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Walkable communities require structural changes, not superficial misses

Under normal circumstances, Woolwich’s closure of a part of Mill Street to create a patio space would make little sense. But these are normal times, so a temporary move to help Elmira restaurants is worth a shot – the coronavirus pandemic has hit the hospitality industry particularly hard.

As with last year’s decision to close off a laneway beside the Kitchen Kuttings Café, how much use that space will get remains to be seen.

Neither spot is ideal, of course. There’s nothing inviting about the locations, with little in the way of shelter, no views and a steady stream of traffic on Arthur Street. No matter how hard you squint, there’s no mistaking those spots for a welcoming piazza.

That’s not the goal in a short-term workaround to maintain social distancing and helping businesses get back on track. But it does give rise to a discussion about why it is we’ve failed so miserably at creating inviting public spaces.

That failure – one not unique to this region – is not for lack of trying. As with other areas, local governments have spent considerable amounts of time and money attempting to create what are today called livable cities: denser, pedestrian- and cyclist-friendly communities theoretically emulating those tourists – and government planners – have fallen in love with for years when visiting Europe.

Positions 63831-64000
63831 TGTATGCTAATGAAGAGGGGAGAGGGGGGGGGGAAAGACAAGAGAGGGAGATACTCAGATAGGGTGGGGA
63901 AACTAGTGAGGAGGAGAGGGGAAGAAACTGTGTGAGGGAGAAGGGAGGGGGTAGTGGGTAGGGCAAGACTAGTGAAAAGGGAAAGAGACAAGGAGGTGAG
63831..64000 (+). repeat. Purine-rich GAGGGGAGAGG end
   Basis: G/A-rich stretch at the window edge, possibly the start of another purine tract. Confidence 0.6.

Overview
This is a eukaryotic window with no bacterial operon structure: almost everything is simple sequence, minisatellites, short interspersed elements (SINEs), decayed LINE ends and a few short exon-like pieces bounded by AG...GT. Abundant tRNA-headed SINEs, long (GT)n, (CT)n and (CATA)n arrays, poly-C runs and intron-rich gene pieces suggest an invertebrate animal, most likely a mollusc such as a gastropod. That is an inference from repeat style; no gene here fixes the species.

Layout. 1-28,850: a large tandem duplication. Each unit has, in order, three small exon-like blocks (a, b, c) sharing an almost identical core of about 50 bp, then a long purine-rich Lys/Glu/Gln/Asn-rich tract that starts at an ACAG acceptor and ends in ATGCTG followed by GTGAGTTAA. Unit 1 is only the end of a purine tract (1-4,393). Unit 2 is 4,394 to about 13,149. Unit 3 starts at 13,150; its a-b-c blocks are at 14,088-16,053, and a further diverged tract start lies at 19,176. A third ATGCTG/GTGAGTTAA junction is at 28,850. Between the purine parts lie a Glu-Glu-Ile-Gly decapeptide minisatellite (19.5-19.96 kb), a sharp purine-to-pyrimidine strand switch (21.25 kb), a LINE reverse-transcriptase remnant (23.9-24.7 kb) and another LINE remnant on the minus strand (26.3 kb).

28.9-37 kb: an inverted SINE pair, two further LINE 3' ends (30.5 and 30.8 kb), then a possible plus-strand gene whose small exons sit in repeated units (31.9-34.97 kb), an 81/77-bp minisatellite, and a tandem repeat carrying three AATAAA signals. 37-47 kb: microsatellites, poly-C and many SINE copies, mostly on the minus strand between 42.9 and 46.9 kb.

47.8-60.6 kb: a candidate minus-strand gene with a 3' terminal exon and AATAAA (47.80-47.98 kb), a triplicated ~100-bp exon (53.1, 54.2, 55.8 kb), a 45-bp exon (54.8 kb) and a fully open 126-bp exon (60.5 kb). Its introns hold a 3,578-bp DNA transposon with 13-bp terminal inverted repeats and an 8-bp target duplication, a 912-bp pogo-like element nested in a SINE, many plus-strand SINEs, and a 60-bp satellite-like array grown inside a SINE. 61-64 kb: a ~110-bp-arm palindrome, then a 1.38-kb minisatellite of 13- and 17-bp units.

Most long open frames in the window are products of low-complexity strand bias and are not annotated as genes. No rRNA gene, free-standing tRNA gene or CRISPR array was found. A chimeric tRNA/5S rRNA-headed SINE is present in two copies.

The ideal of so-called compact communities such as those in Europe see higher densities and people living within an easy walk or bike ride of most of the amenities of daily life. Because most communities developed before the advent of the automobile, they’re very much people-centric as opposed to the car-centered towns and cities of North America.

People actually do walk and cycle as a means of transportation, not just recreation. Public transit is convenient and well used. In short, the antithesis of how we do things here.

Building light rail transit does mean people will use – they don’t – nor that the sole remaining talking point of intensification along the transit corridor will bring beautiful architecture that encourages outdoor living – it hasn’t, doesn’t and won’t. Likewise, spending millions on makeshift bicycle lanes won’t – and hasn’t – encouraged thousands of people to cycle instead of commuting by car (note to public officials: recreation is not transportation).

While cycling lanes are a non-starter in the townships, a place like Elmira could stand to see some life injected into the core, with amenities to draw in people living within walking distance, including tree- and shop-lined public squares. Many studies have found that to be the case, the problem remains finding private investors willing to spend money in the core to an extent that public money follows.

In the region’s cities, massive amounts of public money have been spent with little to show for it, a case of building a cart with no horse in sight.

Not that that goal isn’t admirable, of course.

Who wouldn’t like a vibrant cultural scene, with great entertainment options and a real nightlife in the vein of, say, Montreal or Vancouver? Without, of course, the congestion and demographic nightmares of Toronto and its ilk. Curbing growth, however, is not on the menu.